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A 'New Yorker' Writer's Take On China's 'Age Of Ambition'

On the 25th anniversary of Tiananmen Square, author Evan Osnos discusses his new book that explores the tensions between China's economic expansion and its commitment to authoritarian rule.

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Transcript

DAVE DAVIES, HOST:

This is FRESH AIR. I'm Dave Davies, in for Terry Gross who's off this week. Twenty-five years ago Chinese military forces engaged in a brutal assault on protesters at Tiananmen square, killing hundreds, if not thousands, of unarmed civilians. Since then, China has remained a one- party state intolerant of political opposition, even as it has encouraged private investment and overseen a period of economic growth that rivals any in human history. Our guest, Evan Osnos, spent eight years in China - three for The Chicago Tribune and five as correspondent for The New Yorker. His new book explores the tensions between China's rapid expansion and economic opportunity, and its enduring commitment to authoritarian rule. His book is full of revealing personal stories and some telling statistics, like this one. In 2005 there were only 65 Chinese students in private American high schools. Five years later there were more than 7,000, as wealthy Chinese embraced American education to create opportunities for their children.

Evan Osnos is currently a staff writer for The New Yorker based in Washington. He was the magazine's Beijing correspondent from 2008 to 2013. He's the winner of two Overseas Press Club awards and was part of a team at The Chicago Tribune that won the Pulitzer Prize for investigative reporting. His new book is "Age Of Ambition: Chasing Fortune, Truth, And Faith In The New China." Evan Osnos, welcome to FRESH AIR. I thought we'd begin with a reading from your book, and this will give us a picture, maybe, of how much China has changed. And this gets back to one of your earlier visits there. You want to just set it up and read it for us?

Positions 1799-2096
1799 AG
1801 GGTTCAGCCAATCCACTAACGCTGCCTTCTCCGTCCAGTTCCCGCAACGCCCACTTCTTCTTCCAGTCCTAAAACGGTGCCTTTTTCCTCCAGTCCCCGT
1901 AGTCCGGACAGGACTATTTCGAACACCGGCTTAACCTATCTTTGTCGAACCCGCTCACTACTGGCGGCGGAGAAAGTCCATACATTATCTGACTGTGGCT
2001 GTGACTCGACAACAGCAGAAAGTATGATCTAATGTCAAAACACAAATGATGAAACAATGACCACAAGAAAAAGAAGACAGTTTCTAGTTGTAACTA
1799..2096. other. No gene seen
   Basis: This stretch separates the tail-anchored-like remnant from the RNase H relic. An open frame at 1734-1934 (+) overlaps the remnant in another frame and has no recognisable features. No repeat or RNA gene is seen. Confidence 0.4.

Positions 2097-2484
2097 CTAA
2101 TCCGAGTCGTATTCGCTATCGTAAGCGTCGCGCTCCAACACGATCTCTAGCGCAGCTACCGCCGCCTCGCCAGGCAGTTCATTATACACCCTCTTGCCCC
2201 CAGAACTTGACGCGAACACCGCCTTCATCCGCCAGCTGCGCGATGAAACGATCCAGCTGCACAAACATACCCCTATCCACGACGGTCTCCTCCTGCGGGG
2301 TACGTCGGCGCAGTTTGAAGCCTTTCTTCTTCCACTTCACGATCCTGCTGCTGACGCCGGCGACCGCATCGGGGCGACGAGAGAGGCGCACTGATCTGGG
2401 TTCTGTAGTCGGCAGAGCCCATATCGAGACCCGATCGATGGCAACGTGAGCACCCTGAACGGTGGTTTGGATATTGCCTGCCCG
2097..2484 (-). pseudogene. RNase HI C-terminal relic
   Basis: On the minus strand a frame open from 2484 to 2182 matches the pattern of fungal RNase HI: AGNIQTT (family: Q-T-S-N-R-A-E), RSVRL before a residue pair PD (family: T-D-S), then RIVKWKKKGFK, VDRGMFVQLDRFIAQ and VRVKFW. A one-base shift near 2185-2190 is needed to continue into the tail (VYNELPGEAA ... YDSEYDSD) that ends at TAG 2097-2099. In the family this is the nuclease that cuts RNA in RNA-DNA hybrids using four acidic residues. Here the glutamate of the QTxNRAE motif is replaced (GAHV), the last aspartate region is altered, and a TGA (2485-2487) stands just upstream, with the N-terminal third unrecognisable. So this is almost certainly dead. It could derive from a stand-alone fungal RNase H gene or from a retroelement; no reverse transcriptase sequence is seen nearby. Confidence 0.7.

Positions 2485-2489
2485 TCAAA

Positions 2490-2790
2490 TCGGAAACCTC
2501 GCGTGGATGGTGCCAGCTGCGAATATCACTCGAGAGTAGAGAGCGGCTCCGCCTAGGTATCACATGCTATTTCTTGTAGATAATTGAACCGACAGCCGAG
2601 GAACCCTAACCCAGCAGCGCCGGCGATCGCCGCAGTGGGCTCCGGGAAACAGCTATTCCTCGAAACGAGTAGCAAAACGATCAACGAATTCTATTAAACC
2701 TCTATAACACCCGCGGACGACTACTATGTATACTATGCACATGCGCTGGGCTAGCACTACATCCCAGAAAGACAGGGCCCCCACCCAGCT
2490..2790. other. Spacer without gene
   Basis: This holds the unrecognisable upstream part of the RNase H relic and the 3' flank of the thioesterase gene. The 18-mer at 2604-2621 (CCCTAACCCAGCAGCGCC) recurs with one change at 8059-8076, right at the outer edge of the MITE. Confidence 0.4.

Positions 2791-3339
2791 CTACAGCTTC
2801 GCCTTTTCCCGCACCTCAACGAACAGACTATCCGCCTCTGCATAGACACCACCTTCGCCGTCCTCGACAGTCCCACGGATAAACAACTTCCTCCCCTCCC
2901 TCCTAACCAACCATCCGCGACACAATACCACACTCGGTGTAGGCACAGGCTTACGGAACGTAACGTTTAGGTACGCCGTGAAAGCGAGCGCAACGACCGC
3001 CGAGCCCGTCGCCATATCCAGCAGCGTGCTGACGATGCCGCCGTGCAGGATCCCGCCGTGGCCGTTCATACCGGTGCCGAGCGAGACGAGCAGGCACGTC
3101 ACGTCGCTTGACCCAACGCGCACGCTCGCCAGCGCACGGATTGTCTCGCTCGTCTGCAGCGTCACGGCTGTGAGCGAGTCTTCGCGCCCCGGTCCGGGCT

EVAN OSNOS: Sure. This is about my first time going to China. (Reading) Once I became interested in China, I flew to Beijing in 1996 to spend half a year studying Mandarin. The city stunned me. Cameras had failed to convey how much closer it was in spirit and geography to the windswept plains of Mongolia than to the neon lights of Hong Kong. Beijing smelled of coal and garlic and work-stained wool and cheap tobacco. In a clap-trap taxi with the windows sealed and the heat cranked up, the smell stuck to the roof of your mouth. Beijing was cradled by mountains, high on the North China plain. And in the winter, the wind that rose in the in the land of Genghis Khan whistled down and lashed your face. Beijing was a clamoring, unglamorous place. One of the nicest buildings in town was the Jianguo Hotel, which the architect proudly described as a perfect replica of a Holiday Inn in Palo Alto, California. China's national economy was smaller than that of Italy. The countryside felt near. Most nights I ate in a Muslim restaurant known as Xinjiang Village, which belonged to the Uighurs, an ethnic group from far-western China. Their tiny, gray brick restaurants had jittery sheep tied out front and the animals vanished in the kitchens one-by-one at dinnertime. After the crowds thinned out each day, the waiters and cooks climbed onto the tables and went to sleep.